With this, a small lift or decompression of the skin is created which relieves pressure on the area where the tape is applied. This proposed lift may allow the associated muscles, joints and tendons to have more room for smoother contraction and stretch.

Decompression and pain

The proposed decompression of the skin can lead to a number of positive influences on it. Relief from pressure is first and foremost. Within our skin and underlying tissues, we have a multitude of receptors including those responsible for pain. By relieving the pressure in between the skin layers, we change or dampen the pain signal that goes from our skin to our brain.

Along with this, the decompression allows fluids underneath the skin like blood and lymphatic fluids (vital in the recovery process) to circulate more freely without as much interruption.

Sensory Input and Performance

The lift of the skin can change what information gets to the brain, including pain input as stated previously. This change can potentially help in decreasing the feelings of tightness in muscles or pain from associated trigger points in muscles. Along with these, some athletes believe having the tape on their skin acts as protection – knowing the tape is present on an injured area may allow some athletes to feel more confident in their abilities to overcome the injury.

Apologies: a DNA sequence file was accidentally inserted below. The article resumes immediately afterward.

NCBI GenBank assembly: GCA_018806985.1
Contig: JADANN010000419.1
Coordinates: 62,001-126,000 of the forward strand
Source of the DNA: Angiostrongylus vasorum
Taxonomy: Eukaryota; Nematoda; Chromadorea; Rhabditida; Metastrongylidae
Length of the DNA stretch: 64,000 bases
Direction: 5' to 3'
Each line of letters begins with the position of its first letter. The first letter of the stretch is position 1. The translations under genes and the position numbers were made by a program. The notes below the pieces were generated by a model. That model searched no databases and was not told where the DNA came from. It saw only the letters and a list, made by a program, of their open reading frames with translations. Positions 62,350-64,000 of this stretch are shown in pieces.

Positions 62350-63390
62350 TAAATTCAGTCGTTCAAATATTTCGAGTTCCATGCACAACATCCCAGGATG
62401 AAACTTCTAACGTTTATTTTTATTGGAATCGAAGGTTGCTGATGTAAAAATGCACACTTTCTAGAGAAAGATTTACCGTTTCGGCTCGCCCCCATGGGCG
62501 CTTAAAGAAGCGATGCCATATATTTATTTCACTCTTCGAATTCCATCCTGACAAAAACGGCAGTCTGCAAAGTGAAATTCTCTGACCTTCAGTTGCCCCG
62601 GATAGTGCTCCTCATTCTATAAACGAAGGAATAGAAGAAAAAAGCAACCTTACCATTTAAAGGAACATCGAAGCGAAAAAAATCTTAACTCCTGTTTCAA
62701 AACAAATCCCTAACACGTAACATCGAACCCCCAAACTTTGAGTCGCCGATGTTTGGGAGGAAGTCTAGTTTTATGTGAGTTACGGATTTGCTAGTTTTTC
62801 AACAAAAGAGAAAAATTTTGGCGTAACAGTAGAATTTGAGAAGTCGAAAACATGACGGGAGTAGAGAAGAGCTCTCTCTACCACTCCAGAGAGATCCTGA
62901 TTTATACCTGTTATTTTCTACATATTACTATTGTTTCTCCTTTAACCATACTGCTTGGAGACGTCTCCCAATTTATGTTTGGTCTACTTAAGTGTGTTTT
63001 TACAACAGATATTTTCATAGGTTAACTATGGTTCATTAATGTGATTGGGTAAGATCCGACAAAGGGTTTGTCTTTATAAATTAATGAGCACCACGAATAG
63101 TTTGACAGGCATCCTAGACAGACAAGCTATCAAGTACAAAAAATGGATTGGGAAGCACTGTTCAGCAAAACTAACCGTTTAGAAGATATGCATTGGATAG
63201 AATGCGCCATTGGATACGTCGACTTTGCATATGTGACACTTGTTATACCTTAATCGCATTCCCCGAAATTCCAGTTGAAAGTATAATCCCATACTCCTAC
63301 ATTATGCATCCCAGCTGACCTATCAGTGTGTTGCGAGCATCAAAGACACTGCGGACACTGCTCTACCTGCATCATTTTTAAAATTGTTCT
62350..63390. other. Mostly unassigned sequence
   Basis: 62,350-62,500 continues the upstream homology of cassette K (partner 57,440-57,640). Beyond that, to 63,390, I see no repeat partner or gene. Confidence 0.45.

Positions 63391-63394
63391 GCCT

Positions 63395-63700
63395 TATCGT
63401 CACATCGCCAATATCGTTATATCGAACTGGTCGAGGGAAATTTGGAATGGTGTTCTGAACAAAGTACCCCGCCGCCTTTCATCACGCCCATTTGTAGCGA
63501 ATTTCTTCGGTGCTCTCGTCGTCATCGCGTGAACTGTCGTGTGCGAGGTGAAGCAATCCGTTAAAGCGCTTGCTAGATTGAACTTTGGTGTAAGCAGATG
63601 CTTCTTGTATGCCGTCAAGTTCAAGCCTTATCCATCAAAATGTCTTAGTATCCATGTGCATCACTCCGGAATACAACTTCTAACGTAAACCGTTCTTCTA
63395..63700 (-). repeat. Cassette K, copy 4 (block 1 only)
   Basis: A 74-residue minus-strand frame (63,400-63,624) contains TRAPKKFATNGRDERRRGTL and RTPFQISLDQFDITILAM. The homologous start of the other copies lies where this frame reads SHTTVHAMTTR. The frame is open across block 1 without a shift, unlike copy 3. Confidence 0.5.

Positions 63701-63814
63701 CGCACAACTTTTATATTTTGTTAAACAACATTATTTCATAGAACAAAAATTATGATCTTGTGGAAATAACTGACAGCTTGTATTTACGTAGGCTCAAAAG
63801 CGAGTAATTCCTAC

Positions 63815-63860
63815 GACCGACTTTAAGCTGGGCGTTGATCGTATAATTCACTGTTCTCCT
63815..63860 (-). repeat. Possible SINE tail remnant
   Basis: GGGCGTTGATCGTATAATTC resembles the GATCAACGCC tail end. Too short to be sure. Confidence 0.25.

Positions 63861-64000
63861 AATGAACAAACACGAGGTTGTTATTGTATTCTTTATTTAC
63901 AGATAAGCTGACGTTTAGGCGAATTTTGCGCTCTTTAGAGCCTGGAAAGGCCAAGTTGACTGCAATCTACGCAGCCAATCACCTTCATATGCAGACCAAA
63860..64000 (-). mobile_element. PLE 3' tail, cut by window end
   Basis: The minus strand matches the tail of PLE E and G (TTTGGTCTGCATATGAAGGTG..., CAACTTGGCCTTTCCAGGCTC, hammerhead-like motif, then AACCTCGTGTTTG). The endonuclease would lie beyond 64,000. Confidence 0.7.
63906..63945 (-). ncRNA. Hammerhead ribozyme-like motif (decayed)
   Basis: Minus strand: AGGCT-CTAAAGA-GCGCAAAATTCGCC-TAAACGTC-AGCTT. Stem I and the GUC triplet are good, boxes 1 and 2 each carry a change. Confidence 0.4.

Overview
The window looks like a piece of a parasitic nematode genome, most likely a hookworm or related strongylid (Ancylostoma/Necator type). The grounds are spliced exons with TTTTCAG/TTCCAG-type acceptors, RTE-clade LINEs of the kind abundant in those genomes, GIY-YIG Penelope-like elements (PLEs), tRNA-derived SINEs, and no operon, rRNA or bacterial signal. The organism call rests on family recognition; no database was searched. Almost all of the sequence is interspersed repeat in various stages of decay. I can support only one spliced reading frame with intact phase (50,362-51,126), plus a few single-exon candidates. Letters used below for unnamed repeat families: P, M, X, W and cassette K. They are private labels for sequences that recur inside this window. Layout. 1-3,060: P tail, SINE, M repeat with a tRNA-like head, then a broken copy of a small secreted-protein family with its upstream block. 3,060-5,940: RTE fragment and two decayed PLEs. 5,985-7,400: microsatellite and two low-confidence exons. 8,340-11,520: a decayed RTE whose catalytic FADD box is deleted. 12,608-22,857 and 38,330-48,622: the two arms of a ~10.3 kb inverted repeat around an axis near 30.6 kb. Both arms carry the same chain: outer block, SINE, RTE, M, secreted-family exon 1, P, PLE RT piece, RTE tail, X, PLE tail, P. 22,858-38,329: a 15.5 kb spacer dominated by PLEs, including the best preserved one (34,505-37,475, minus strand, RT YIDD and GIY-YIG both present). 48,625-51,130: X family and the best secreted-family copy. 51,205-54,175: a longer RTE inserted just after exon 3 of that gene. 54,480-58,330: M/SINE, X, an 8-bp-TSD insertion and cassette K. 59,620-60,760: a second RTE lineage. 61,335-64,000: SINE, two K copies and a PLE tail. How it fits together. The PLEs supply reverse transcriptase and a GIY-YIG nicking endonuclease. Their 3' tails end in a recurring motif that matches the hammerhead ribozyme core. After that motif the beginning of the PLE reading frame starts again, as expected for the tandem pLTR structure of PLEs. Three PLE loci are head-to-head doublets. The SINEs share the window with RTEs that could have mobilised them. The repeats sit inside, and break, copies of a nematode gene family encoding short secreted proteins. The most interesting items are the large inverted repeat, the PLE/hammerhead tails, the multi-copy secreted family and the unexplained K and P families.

Among some practitioners and rehabilitation professionals, there is a belief that Kinesio tape can also provide an actual improvement in performance. This may occur from the Kinesio tape providing support along with slight pressure to unstable joints or painful muscles. This feeling of pressure can help to facilitate muscle contraction as well and make the athlete feel stronger.

Although this may be felt from a subjective perspective, there is a lack of evidence-based research on Kinesio tape’s positive effect on performance.


The same can also be said for supporting weaker areas of the body. The tape provides extra support with a joint’s normal movement – this may help to support fatigued areas and protect them from further injury or compensatory patterns.

It can also provide support for tendons, which take on the load from our bodies and forces from the ground. The patellar tendon is a common source of pain for athletes who run and jump, along with individuals who sit for prolonged periods of time. Tape can be applied to lift and support the patella, and acts similar to a patellar strap or brace.